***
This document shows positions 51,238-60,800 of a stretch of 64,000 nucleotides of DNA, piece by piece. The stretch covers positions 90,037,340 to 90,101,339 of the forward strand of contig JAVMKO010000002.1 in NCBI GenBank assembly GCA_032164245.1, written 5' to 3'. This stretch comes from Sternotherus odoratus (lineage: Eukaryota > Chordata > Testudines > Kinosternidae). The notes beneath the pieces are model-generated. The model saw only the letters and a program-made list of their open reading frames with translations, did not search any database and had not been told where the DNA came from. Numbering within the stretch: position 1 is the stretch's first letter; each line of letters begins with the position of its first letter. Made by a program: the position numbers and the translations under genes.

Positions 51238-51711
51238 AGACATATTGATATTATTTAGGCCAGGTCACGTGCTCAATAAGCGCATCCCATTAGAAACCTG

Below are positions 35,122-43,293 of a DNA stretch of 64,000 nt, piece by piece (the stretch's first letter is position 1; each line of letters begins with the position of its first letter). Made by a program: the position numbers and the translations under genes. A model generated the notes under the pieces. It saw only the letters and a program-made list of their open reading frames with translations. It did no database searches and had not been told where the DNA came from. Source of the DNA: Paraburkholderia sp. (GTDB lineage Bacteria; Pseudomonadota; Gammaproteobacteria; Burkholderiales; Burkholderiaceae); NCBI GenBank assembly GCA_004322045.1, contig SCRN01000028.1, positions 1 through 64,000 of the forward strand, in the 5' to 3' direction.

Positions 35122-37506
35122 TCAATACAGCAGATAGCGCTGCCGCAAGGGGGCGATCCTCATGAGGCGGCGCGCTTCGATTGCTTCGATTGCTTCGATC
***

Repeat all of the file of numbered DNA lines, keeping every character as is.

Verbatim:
This document shows positions 51,238-60,800 of a stretch of 64,000 nucleotides of DNA, piece by piece. The stretch covers positions 90,037,340 to 90,101,339 of the forward strand of contig JAVMKO010000002.1 in NCBI GenBank assembly GCA_032164245.1, written 5' to 3'. This stretch comes from Sternotherus odoratus (lineage: Eukaryota > Chordata > Testudines > Kinosternidae). The notes beneath the pieces are model-generated. The model saw only the letters and a program-made list of their open reading frames with translations, did not search any database and had not been told where the DNA came from. Numbering within the stretch: position 1 is the stretch's first letter; each line of letters begins with the position of its first letter. Made by a program: the position numbers and the translations under genes.

Positions 51238-51711
51238 AGACATATTGATATTATTTAGGCCAGGTCACGTGCTCAATAAGCGCATCCCATTAGAAACCTG

Below are positions 35,122-43,293 of a DNA stretch of 64,000 nt, piece by piece (the stretch's first letter is position 1; each line of letters begins with the position of its first letter). Made by a program: the position numbers and the translations under genes. A model generated the notes under the pieces. It saw only the letters and a program-made list of their open reading frames with translations. It did no database searches and had not been told where the DNA came from. Source of the DNA: Paraburkholderia sp. (GTDB lineage Bacteria; Pseudomonadota; Gammaproteobacteria; Burkholderiales; Burkholderiaceae); NCBI GenBank assembly GCA_004322045.1, contig SCRN01000028.1, positions 1 through 64,000 of the forward strand, in the 5' to 3' direction.

Positions 35122-37506
35122 TCAATACAGCAGATAGCGCTGCCGCAAGGGGGCGATCCTCATGAGGCGGCGCGCTTCGATTGCTTCGATTGCTTCGATC